5. Secure the servo to the marble maze:  The small karbonite gear on the HD322 should easily click into the small wheel arm that is now connected to the control knob.  Rotate the servo such that the wiring coming out of it is pointed towards the ball return of the marble maze.  Attach the 1/16" drill bit to the power drill.  Make sure the servo is level, and use one of the four mounting brackets on the servo as a guide to drill a hole into the side of the marble maze, making sure to drill all the way through the wall.  This will create a hole that is slightly smaller in width than the #8-32 machine screws.  Line the servo up with the hole, then use a hand screwdriver to screw one of the #8-32 machine screws into the hole.  It is important to use a 1-1/2" screw here, as you need to get the head of the screw flush with the mounting hole of the servo, but if the screw extends past the wall on the interior of the marble maze, it will limit the range of motion on that axis.  Now that the servo is held in place with one screw, use mounting bracket as a guide again and drill a second hole into the box, then a second #8-32 machine screw to affix the servo to the side of the box.  Repeat this process for the second servo.
  6. Wire the servo to the Launchpad and barrel jack:  Snip off a 2x3 section of the 0.100" pitch male pin header block.  Solder a wire to electrically short the two columns of the first row.  This will be used to create a four point node for connecting ground from the DC barrel jack to the launchpad and servos.  Solder a wire to electrically short the two columns of the second row.  This will be used to create a four point node for connecting 5V from the DC barrel jack to the launchpad and servos.  Solder a wire to connect ground from the barrel jack to the column one, row one of the header.  Solder a wire with a 0.100" pitch to column two, row one of the header.  Solder a wire to connect the tip of the barrel jack (5V) to column one, row two of the header.  Solder a wire with a 0.100" pitch to column two, row two of the header.  Solder a wire with a 0.100" pitch to column one, row three of the header.  Solder a wire with a 0.100" pitch to column two, row three of the header.  If possible, use an electrically non-conductive heat shrink on each solder joint to ensure that you don't accidentally short 5V to ground, the two PWM signals to each other, or the PWM signals to 5V.  Connect the wire at column two, row one of the header to either pin 1 of J2 or pin 2 of J3 on the bottom (female portion) of the launchpad XL header (GND).  Conenct the wire at column two, row two of the header to pin 1 of J3 on the bottom (female portion) of the launchpad XL header (VBUS, which is 5V).  Connect the wire at column one, row three of the header to pin 3 of J3 on the bottom of the launchpad (PD0, pwm for y-axis).  Connect the wire at column two, row three of the header to pin 4 of J3 on the bottom of the launchpad (PD1, pwm for x-axis).  Connect the three pin connector from the servo on the y-axis to column one of the header such that the black wire is on row one, the red wire is on row two, and the yellow wire is on row three.  Connect the three pin connector from the servo on the x-axis to column two of the header such that the black wire is on row one, the red wire is on row two, and the yellow wire is on row three.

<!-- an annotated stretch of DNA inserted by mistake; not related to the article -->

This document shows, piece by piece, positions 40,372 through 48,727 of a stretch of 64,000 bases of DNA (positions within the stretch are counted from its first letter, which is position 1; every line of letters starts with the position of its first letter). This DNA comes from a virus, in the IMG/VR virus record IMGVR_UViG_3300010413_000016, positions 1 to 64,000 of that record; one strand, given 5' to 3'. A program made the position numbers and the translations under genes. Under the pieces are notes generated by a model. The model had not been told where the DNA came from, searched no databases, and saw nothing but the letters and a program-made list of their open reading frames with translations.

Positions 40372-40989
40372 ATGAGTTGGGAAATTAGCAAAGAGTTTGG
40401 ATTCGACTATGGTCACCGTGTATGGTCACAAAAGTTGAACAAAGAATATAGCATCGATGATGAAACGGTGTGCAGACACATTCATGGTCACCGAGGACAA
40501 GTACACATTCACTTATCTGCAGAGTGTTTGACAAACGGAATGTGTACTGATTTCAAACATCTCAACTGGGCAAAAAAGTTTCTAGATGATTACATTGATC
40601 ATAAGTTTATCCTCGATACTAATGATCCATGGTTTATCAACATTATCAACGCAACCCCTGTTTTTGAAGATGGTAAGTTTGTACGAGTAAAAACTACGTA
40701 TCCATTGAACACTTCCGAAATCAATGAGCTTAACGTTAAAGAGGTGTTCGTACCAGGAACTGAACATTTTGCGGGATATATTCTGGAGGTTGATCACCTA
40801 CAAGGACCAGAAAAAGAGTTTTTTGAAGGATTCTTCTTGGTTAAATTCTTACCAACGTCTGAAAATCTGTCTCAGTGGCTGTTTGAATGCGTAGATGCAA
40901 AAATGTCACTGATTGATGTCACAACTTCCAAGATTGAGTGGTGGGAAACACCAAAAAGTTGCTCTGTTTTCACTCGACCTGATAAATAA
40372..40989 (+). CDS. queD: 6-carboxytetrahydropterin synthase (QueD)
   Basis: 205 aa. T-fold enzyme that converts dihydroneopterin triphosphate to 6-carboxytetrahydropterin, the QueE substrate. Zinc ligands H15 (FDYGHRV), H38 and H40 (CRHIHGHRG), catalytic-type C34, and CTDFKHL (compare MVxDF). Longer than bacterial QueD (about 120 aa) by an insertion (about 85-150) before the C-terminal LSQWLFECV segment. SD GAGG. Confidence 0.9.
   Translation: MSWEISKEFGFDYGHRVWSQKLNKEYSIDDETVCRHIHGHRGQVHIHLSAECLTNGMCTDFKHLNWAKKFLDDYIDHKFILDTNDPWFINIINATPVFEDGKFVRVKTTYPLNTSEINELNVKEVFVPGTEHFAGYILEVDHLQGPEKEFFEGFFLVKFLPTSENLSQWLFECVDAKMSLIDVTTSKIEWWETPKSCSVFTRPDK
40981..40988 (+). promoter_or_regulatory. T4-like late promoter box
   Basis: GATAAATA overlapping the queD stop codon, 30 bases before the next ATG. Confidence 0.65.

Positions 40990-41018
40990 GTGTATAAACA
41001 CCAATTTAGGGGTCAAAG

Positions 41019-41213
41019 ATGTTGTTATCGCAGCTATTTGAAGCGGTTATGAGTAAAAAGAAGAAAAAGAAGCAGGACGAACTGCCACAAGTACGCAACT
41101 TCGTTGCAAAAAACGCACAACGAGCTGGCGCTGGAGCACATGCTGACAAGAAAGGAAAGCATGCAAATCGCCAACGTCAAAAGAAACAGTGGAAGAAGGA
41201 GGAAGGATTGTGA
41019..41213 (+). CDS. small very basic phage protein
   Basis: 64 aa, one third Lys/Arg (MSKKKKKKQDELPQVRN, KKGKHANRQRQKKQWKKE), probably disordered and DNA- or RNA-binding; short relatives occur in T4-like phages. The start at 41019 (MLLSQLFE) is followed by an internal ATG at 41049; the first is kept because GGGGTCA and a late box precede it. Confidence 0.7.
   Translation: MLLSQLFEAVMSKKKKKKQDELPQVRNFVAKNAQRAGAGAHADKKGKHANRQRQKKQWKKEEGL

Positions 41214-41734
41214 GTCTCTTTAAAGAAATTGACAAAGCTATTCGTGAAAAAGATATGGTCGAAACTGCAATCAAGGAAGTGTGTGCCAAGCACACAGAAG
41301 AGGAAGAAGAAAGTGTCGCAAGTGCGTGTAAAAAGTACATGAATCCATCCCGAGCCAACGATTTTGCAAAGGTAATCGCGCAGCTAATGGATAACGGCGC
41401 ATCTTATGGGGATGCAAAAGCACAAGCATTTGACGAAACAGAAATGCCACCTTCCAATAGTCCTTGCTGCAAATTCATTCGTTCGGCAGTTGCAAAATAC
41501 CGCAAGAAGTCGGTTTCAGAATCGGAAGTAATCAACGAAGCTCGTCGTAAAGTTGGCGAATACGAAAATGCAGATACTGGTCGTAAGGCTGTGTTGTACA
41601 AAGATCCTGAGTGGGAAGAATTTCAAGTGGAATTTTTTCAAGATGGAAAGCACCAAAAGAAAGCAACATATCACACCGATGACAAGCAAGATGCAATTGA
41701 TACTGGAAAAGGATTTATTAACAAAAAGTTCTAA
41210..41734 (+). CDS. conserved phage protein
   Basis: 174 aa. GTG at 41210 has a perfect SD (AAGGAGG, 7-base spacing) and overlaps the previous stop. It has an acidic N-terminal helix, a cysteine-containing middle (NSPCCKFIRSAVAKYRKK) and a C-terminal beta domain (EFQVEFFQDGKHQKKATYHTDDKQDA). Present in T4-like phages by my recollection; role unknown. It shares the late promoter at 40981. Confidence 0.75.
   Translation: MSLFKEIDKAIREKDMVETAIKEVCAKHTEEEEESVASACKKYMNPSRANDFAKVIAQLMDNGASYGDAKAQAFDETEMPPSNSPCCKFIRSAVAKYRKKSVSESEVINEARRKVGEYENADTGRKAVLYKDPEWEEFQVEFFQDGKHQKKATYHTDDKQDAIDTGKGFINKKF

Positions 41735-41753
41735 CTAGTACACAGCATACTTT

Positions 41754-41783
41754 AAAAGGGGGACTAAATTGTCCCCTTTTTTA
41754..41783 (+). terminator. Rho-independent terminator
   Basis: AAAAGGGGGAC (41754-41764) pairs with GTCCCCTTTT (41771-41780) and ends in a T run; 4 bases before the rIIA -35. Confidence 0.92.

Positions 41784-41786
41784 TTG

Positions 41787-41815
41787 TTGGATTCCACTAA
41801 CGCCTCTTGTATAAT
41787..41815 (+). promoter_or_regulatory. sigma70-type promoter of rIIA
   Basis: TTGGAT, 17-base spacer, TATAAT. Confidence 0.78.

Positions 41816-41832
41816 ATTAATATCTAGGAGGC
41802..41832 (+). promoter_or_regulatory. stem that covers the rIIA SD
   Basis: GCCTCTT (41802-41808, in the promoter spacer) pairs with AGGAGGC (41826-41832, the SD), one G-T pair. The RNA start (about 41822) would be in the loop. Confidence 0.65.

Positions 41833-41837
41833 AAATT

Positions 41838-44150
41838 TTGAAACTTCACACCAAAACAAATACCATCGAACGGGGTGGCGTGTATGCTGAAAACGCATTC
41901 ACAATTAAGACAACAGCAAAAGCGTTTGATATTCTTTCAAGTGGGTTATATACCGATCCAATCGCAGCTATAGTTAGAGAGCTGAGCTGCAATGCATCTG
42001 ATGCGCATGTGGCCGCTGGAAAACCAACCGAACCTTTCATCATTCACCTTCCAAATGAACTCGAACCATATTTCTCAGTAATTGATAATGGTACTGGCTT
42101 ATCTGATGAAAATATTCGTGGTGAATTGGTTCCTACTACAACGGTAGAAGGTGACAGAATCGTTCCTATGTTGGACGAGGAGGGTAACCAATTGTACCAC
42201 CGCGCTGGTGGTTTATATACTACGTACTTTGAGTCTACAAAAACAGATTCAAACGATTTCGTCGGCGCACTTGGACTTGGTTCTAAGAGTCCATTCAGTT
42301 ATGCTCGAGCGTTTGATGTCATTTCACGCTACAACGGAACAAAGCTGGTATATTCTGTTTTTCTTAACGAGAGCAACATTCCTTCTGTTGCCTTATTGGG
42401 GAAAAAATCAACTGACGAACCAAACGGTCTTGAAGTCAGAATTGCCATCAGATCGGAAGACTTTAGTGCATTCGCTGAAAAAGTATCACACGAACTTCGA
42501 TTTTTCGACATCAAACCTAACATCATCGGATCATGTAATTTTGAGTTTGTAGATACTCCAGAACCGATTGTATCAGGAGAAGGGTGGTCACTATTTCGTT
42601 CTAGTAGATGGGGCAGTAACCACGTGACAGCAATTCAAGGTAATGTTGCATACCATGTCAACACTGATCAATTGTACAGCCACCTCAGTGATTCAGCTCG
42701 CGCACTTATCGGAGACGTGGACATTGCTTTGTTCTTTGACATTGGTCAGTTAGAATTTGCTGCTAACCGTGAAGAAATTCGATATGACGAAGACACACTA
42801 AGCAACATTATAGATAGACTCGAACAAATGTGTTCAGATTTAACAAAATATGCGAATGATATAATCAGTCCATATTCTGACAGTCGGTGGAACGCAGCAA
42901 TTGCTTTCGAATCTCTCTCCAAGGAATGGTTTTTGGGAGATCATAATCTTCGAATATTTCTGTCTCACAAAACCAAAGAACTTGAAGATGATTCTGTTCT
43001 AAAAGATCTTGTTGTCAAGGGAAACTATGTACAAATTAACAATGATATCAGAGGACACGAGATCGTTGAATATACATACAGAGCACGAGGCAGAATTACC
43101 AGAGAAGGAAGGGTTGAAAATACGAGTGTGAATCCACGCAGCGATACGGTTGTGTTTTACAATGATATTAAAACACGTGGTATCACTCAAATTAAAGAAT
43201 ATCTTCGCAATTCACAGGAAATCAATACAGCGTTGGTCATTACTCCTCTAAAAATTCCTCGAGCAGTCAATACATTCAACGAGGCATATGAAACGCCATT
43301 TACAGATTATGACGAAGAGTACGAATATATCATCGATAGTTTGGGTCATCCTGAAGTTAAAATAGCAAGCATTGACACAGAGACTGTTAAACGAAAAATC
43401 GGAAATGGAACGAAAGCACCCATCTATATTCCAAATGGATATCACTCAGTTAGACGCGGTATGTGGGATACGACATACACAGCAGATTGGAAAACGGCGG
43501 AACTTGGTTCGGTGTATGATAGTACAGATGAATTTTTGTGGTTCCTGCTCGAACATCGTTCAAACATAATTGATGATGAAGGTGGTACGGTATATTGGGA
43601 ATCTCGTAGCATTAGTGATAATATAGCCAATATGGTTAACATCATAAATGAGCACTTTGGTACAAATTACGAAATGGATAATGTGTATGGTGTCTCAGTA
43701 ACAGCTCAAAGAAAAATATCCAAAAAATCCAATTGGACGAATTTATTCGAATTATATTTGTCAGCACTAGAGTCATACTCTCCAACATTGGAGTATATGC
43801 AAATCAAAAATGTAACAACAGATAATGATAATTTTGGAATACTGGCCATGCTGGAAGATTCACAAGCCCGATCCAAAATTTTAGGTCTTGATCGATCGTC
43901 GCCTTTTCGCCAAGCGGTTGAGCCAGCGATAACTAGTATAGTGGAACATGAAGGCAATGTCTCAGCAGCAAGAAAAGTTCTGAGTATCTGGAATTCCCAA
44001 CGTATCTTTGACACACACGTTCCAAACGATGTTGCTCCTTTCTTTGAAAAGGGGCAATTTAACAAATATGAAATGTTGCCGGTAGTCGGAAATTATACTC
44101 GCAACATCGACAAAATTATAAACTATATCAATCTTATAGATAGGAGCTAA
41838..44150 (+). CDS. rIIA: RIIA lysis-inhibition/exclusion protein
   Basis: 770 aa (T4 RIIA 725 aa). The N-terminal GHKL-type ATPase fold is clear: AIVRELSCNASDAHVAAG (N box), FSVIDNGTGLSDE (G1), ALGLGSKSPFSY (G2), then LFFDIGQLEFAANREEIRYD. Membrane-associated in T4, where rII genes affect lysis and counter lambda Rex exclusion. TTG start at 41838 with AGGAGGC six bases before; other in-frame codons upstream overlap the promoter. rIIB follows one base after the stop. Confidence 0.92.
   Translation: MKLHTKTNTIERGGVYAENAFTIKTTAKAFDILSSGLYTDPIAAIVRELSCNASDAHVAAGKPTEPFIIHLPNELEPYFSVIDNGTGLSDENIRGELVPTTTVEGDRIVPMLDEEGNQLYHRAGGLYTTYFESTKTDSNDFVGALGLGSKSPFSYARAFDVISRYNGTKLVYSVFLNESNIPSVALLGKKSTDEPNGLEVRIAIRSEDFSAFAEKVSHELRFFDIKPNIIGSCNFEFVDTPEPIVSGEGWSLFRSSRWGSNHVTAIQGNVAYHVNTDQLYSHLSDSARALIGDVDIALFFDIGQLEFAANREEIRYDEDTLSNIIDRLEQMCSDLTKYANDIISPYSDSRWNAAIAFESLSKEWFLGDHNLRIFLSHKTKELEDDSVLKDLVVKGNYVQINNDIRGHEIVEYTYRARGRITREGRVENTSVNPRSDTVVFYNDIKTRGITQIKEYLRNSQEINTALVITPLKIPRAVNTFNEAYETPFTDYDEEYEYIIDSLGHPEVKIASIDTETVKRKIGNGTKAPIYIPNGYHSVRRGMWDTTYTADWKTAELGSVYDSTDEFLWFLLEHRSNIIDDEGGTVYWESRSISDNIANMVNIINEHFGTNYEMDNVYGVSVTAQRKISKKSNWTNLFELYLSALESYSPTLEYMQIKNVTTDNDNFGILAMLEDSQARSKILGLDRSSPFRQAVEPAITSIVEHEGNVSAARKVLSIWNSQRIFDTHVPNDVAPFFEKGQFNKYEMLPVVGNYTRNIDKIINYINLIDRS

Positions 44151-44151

7. Calibrate the servo:  Unscrew the machine screws and detach the servo from both control knobs.  Plug in the launchpad (and program it if you have not already done so).  On startup, the launchpad will set the servo to its 90 degree position.  Manually move the control knob for each axis so that the marble maze is level.  With the launchpad still on (which will hold the servo at 90 degrees), reattach the karbonite gear of the servo to the control knob, taking care to keep the maze level while doing so.  Reattach the servo to the maze using the machine screws.  The 90 degree position of the servos should now correlate to a position in which the marble maze is level on each axis.
You now have a fully functional, launchpad and servo controlled marble maze!